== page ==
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Cotton exports ban: Gujarat chief minister Narendra Modi seeks explanation from Centre

In a strongly-worded letter to PM, Gujarat chief minister Narendra Modi demands to know why decisions of such importance were taken without consulting the affected states.

Mail Today Bureau   New Delhi     Last Updated: March 6, 2012  | 14:54 IST

Gujarat chief minister Narendra Modi on Monday dashed off a letter to the Prime Minister protesting the ban on cotton exports announced by the Central government. In a strongly-worded letter, Modi has said that the Centre must refrain from "playing" with the economic interests of farmers of Gujarat, and demanded to know why decisions of such importance were taken without consulting the affected states.

"Such arbitrary decisions affect the economic interests of Gujarat cotton farmers the most. Immediately, revoke the ban imposed by the government of India on cotton exports," Modi said in his letter to the PM. "Does the Centre have no regard for the rights of state farmers? By prohibiting the export of cotton, the UPA government is trying to make Gujarat farmers into paupers. This conspiracy by the UPA government against Gujarat farmers will cost the UPA dear," he further said.

Modi has pointed out that last year, a similar decision by the government cost farmers of Gujarat Rs 14,000 crore and a policy reversal at a later stage caused further losses when farmers were forced to sell their cotton at throwaway prices. "The Shankar variety of cotton from Gujarat must be kept out of the purview of such policies as it has a huge international demand. Gujarat contributed 116 lakh bales of cotton out of the 365 lakh bales India produces annually.

When such a ban was imposed last year, China took great advantage of this move when the immense profits could have easily gone to the Indian farmers," Modi added.

This is the third objection by the chief minister to a policy decision of the Central government after National Counter Terrorism Centre (NCTC) and the changes in Railway Protection Forces (RPF) Act.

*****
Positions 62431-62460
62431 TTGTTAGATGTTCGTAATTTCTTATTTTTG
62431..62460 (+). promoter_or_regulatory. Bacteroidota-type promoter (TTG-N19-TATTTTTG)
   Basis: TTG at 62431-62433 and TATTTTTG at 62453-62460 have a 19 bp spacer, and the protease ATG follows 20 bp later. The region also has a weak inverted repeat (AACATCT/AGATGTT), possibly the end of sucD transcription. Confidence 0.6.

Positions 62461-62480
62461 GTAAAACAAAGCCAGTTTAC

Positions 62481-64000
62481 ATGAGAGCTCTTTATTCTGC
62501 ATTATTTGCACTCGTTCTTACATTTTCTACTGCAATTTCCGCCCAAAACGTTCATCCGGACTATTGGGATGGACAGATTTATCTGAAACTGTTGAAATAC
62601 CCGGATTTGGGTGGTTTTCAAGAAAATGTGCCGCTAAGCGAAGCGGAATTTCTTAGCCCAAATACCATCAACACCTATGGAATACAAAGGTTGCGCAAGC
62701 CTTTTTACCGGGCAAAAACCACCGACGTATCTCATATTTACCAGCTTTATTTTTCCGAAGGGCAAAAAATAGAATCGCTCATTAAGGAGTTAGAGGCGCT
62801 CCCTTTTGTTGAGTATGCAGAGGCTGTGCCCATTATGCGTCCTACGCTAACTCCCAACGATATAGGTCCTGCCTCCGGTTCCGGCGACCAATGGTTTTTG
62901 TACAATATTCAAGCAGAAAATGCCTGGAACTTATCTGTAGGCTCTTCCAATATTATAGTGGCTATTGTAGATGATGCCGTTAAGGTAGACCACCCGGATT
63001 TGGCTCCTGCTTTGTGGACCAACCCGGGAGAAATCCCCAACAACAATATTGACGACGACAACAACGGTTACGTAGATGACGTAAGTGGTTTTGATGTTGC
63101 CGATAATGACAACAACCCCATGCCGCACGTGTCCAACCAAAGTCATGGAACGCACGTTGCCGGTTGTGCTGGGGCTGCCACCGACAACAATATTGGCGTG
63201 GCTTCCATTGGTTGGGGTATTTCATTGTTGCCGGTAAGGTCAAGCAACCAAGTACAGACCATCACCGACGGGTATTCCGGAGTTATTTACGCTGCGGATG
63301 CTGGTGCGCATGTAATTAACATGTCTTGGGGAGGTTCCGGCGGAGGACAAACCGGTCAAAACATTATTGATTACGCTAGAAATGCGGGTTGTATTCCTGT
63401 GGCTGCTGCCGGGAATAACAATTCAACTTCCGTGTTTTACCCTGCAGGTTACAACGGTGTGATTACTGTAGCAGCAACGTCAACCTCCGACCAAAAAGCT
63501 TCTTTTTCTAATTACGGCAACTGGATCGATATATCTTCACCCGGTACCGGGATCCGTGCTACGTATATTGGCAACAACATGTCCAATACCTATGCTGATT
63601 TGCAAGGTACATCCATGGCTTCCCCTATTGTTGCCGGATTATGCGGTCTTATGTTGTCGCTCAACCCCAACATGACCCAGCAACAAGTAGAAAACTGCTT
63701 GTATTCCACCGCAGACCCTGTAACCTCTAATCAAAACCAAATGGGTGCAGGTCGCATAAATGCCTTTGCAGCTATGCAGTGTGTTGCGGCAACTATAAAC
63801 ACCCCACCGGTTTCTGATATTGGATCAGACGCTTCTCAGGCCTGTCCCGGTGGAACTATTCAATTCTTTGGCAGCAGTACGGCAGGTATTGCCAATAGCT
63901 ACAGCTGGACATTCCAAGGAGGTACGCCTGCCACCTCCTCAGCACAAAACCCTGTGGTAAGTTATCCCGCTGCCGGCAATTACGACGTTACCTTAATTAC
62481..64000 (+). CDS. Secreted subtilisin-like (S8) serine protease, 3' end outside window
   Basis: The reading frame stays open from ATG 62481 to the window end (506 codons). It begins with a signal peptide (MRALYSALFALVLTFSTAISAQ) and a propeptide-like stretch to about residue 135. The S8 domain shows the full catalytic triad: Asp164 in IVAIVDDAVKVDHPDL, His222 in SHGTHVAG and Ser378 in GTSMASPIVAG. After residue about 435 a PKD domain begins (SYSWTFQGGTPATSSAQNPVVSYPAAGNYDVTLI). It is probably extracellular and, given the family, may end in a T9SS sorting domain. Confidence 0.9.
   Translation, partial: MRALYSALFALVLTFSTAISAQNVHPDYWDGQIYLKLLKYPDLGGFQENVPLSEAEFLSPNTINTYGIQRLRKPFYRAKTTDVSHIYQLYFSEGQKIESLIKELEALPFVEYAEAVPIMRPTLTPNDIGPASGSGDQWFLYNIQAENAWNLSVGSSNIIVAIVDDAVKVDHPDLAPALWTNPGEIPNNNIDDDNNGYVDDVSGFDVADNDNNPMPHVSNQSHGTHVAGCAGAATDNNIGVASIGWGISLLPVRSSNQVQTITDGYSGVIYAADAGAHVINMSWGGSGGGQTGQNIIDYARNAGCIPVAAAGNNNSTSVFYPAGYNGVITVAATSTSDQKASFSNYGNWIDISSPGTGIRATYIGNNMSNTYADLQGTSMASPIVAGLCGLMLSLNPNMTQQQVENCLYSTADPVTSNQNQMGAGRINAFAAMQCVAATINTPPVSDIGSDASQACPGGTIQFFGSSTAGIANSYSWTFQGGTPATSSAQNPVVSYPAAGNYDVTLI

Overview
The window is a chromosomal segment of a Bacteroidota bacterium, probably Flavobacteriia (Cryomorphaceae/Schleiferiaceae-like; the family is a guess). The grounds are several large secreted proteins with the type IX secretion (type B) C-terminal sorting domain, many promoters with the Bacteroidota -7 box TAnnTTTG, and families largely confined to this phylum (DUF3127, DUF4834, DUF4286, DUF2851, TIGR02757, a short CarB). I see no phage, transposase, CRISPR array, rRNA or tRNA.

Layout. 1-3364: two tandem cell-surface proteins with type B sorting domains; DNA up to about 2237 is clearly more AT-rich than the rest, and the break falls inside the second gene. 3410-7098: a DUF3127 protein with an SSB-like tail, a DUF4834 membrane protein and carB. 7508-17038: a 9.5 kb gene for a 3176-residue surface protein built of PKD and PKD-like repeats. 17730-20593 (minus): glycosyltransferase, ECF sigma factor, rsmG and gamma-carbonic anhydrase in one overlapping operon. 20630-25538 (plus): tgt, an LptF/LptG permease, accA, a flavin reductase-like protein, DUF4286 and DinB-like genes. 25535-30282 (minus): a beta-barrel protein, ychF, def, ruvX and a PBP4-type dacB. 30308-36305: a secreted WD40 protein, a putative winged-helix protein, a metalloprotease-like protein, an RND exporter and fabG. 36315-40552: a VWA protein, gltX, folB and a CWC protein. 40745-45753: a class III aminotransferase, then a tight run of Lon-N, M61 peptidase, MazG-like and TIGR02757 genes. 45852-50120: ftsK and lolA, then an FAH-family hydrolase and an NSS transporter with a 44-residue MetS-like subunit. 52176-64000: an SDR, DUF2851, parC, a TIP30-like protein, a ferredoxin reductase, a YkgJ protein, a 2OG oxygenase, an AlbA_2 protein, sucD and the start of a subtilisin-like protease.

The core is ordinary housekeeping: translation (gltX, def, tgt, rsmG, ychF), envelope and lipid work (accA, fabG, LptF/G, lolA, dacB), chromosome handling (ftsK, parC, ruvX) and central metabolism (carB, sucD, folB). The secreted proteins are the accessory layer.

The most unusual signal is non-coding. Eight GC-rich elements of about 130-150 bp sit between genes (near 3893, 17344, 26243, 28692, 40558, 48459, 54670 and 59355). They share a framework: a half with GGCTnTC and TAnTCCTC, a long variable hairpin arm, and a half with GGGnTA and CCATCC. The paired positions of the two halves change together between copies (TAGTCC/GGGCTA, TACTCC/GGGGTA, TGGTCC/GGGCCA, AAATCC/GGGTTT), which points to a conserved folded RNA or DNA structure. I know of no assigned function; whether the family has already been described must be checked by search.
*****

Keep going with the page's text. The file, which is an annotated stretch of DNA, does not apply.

Although the Directorate General of Foreign Trade (DGFT) in the ministry of commerce announced the ban with immediate effect, agriculture minister Sharad Pawar was unaware of the move.

Pawar told reporters, "I have not heard about it and I am coming to know about it from you." Explaining the rationale for the ban, the textile ministry, which is also under the additional charge of commerce and industry minister Anand Sharma, said the decision was taken in view of exports in the current marketing year (October-September) exceeding the surplus by 10 lakh bales. Exportable surplus for year was pegged at 84 lakh bales.

Besides, the sudden rush for registration of export contracts was indicative of hoarding by Indian traders abroad, it said. In some cases, letter of credits have been registered where the name of exporting and importing party is the same. This is indicative of a tendency of hoarding in bonded warehouses abroad.

A US Department of Agriculture report has lowered India's cotton production estimates by about 7.5 lakh bales to 342.5 lakh bales during the current marketing year (October -September).

One bales contains 170 kg of cotton. In 2010-11, India's cotton production was 33 million (330 lakh) bales. The forecast has been downsized due to an estimated lower production in Maharashtra, where weather conditions have been less than favourable for the crop's growth. India, the world's secondlargest cotton producer, has already exported 85 lakh bales as against 70 lakh bales last year. Textile mills consumption estimate has been revised up to 216 lakh bales for the current season from 210 lakh bales.

Courtesy: Mail Today 

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